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Freedom Marathon | Day 1 Recap

Atlas’ Freedom Marathon opened on the 15th of September 2021, on the international day of democracy. 

Why? At Atlas, we have been working on democracy for years now. We have organised hundreds of protests across the world to stand with those defending their rights against authoritarian regimes. We have lobbied governments to unite and impose coordinated sanctions and to provide safe haven. We have raised awareness and continue to do so with events such as those ones. We are working hard to create a union of democracy: a digital state made of people to protect freedom fighters, hold democracies accountable and innovate it all! 

Here's a quick recap:

🎙️Panel discussion | Freedom Fighters, Unite



  • President Guaido is the interim president of Venezuela, widely recognized as the legitimate leader by the international community
  • Wai Wai Nu, a Burmese activist and founder of the Women's Peace Network
  • Vladimir Ashurkov, a Russian political activist and the executive director of the anti-corruption foundation
  • Ted Hui, a hong kong politician in exile, member of the legislative council 
  • Veronica Tsepkalo, one of the three leaders of the national democratic movement in Belarus. 

In the opening panel, we brought together freedom fighters from all across the world to explain how their countries became authoritarian, the tactics used to crackdown on dissent, and the methods that those fighting back have used. 

Here are some of the key recommendations that the speakers had for the audience, on how we might support one another for democracy: 

Veronica Tsepkalo ⚪️🔴⚪️

  • File lawsuits to ensure accountability and justice
  • Isolate dictators, no official visits
  • Share stories of political prisoners: they must not be forgotten

President Guaido 🇻🇪

  • Sanctions are an effective tool to push negotiations but are not enough, mobilization like street protests is also needed
  • Terminology is important. We must call dictators “dictators”, not presidents

Vladimir Ashurkov 🇷🇺

  • It’s key to understand when pressure can be applied. At the moment, the opposition is not strong enough to confront the regime. Instead, it’s focusing on building strong organizations for when the regime will ultimately crumble. 
  • Investigations on the corruption of officials in state-owned companies is fundamental
  • UN is mean to avoid war or send aid, but can’t take sides on democracy or autocracy, it’s not the appropriate body
  • Everyone must raise awareness of the danger of a lack of democracy even if that’s in far-away countries

Ted Hui 🇭🇰

  • Protest in front of consulates and embassies in democratic countries to keep the pressure up 
  • Use stunt actions to increase solidarity, such as bringing protest flags into city councils, houses of representatives etc.
  • Sanctions against HK or China not viable due to economic interests unless public opinion worldwide don’t influence legislators: hong kongers overseas have a lot of skills and networks to lobby governments to take action 

Wai Wai Nu 🇲🇲

  • Criminal accountability is key
  • Sanctions and Arms embargos are fundamental


💬Workshop| How can we best protect & support freedom fighters across the world? Let’s discuss and create an action plan!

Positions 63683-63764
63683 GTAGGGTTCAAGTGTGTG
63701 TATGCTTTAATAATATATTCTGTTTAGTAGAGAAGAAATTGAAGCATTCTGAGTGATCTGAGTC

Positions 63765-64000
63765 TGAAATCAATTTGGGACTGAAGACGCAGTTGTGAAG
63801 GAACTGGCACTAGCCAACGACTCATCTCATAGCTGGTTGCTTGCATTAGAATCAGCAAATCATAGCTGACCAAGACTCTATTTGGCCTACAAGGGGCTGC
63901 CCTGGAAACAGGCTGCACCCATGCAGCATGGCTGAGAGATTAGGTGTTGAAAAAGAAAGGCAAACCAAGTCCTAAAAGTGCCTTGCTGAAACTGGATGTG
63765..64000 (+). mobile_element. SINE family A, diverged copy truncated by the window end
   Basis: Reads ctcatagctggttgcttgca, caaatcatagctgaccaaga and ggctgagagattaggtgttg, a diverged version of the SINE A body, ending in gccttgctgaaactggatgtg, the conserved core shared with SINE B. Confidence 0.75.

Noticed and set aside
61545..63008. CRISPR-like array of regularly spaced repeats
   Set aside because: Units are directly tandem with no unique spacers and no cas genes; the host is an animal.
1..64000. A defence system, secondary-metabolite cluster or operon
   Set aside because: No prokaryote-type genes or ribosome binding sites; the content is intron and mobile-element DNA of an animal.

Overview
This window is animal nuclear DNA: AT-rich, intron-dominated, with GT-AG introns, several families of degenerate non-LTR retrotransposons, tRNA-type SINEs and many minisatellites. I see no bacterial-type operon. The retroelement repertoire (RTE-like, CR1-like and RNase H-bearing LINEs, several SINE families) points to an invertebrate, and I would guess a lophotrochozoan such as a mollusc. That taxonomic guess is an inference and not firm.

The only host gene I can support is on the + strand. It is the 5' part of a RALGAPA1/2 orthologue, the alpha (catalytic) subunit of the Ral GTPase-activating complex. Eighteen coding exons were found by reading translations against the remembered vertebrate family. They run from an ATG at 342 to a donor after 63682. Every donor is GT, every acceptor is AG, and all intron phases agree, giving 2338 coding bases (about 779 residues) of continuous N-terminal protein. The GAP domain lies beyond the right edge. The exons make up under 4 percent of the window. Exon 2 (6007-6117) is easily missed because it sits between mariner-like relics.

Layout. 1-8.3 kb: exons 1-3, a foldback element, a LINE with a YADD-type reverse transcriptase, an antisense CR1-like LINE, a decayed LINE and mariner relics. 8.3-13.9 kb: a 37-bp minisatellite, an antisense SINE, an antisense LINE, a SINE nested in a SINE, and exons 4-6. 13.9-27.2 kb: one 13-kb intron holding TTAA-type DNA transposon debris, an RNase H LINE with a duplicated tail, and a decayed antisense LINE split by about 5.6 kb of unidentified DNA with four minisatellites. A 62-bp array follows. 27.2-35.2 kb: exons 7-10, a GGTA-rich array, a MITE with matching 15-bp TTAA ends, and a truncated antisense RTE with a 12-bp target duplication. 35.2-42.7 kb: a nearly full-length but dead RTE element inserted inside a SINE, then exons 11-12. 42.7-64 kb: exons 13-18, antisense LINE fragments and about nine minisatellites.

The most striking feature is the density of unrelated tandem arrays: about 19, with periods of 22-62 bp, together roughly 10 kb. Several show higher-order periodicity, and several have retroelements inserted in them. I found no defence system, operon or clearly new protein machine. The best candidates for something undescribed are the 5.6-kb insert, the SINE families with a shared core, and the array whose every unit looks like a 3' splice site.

Following the panel on how to get freedom fighters to unite and join forces across the world, we held a workshop on how we, normal people, can best protect & support freedom fighters across the world. This workshop was highly participative thanks to the methodology and research done by Atlas’ volunteers. 

It started with practical interventions from the following speakers on how to support them at home:

  • Anar Mammadli 🇦🇿: a prominent human rights activist in Azerbaijan. He is active in observing and monitoring elections.
  • Tamara Adrian 🇻🇪: is a Venezuelan politician, who was elected to the National Assembly of Venezuela.
  • Ammar Abdulhamid 🇸🇾: Ammar Abdulhamid is a Syrian-born author, human rights activist, political dissident
  • Felix Nkongho 🇨🇲: Anglophone Cameroonian human rights lawyer 

The audience then proceeded to developing the ideas, debating them and extracting a concrete plan of action for each on a digital tool called padlet. Here are some of the key ideas that were the most voted upon:

  1. Push Governments to have a Democracy Minister: 
    • This would mean working for democratic governments to have a secretary of democracy/minister of democracy in their governments. This minister would focus on the status of democracy in the country on a regular basis and recommend policy changes, and assess the country foreign policy and its ability to support democracy abroad, especially pro-democracy governments and pro-democracy freedom fighters, and file recommendations 
    • Action Plan. 1. Make list of democratic governments 2. Outreach to representatives with the request to create petition; 3. Create a campaign to create the petition if no response though a. Mobilization, B. democracy correspondents in media outlets (see idea below)
  2. Push media to have democracy correspondents & create a database of journalists interested in it
    • Action plan for democracy correspondent: 1. Create a narrative that highlights the urgency to cover challenges to democracy globally. 2. Seize social media channels to mobilise public opinion globally towards the idea 
    • Action plan for database: 1. create database, 2. outreach to them when some news needs to be created 3. raise awareness
  3. Strengthen accountable & effective governance
    • Action plan: 1. compile best practices of institutions and nations(-building) and 2. push countries to work toward those goals through democracy minister

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